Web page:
A checkbox, if it is the only one regarding a question, can be an acceptable toggle. Unlike anchors or buttons, checkboxes and radio buttons have a state, which can be nice. I have used plain anchors/buttons for toggling boxes being tall or short-- in that case, the button doesn't check the state of the box, but merely mindlessly sets the new height (since CSS is idempotent here-- if my height is already 6em, setting it to 6em again won't break anything).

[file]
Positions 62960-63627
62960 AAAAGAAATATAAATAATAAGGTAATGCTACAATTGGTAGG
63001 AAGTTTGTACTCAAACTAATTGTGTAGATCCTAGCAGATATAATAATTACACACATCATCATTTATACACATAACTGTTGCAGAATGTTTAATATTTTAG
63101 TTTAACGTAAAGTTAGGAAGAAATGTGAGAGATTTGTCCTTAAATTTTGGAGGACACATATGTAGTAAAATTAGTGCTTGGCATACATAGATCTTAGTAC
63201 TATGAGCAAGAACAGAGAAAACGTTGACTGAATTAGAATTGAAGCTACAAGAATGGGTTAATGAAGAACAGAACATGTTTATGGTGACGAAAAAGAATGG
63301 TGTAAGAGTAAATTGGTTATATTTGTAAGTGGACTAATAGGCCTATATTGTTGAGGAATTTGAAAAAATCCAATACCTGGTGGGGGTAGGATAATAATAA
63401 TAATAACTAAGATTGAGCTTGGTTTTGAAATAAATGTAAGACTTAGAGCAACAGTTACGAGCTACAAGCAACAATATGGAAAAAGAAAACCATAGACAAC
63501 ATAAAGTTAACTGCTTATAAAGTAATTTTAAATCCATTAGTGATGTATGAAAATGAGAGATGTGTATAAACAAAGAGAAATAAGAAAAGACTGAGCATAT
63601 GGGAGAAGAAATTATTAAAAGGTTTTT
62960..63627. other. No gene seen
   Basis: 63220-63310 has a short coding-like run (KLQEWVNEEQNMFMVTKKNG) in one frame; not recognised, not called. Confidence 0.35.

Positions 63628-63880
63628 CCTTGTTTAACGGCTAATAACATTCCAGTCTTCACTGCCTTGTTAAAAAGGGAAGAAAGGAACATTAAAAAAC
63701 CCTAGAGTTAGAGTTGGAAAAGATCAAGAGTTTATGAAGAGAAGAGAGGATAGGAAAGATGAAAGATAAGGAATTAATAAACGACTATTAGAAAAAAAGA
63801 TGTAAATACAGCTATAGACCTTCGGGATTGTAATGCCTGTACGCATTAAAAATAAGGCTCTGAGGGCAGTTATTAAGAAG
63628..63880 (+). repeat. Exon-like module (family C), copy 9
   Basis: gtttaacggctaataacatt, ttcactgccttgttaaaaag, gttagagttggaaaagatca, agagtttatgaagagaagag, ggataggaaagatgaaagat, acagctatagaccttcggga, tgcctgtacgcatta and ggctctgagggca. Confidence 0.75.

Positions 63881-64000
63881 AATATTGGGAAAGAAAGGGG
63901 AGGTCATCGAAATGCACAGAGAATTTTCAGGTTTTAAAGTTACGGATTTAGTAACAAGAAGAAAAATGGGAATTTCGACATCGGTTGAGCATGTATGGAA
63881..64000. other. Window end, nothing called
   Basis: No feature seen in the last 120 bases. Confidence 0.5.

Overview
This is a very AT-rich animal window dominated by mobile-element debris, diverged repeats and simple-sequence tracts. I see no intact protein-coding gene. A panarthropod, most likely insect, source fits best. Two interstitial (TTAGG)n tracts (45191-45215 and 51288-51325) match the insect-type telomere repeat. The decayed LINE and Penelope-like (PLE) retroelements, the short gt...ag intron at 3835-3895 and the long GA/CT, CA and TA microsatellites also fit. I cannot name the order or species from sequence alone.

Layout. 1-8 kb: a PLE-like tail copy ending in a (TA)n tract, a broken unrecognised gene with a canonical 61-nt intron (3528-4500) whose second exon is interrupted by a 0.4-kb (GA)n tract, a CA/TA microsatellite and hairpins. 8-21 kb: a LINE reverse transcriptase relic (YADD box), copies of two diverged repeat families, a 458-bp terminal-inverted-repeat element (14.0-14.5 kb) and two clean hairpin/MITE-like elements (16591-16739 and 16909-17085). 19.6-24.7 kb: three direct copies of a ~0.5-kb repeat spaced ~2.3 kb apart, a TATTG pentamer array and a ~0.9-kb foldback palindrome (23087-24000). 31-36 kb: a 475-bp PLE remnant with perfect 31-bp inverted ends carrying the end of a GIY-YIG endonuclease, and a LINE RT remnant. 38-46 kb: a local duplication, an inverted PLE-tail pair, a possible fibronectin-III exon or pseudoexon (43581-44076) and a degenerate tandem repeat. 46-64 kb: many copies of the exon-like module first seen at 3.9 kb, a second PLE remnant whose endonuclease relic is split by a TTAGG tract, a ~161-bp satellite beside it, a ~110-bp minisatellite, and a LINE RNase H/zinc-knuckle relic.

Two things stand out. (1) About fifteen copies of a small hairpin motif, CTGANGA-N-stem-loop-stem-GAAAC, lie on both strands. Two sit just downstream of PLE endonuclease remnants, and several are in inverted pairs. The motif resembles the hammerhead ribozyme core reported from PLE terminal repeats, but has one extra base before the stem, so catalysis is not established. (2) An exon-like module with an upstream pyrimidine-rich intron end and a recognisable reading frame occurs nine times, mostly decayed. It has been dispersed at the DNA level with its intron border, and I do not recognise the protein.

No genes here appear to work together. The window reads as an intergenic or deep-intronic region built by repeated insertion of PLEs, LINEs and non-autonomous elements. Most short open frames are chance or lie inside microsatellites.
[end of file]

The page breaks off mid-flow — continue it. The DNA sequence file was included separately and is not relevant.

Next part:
If it helps the user to see what the current state is, though, a checkbox or radio button (depending on the setup) could be a better choice than Some Other Random Clickable Thingie. You can also have a <select> with two <option>s as well, with an onchange() listener.
then undoing it
should give you the following HTML
<div id="box" style="background-color: ' ' ";>filler</div>
and so the original CSS styles should then be seen. If there weren't any styles set in CSS, the default stylesheet is used:
browser x sets <div>s to display: block without you needing to.
document.getElementById('box').style.display=""; //div should now be block.
Not that setting things to empty strings solves the problem you want solved-- remove code redundancy.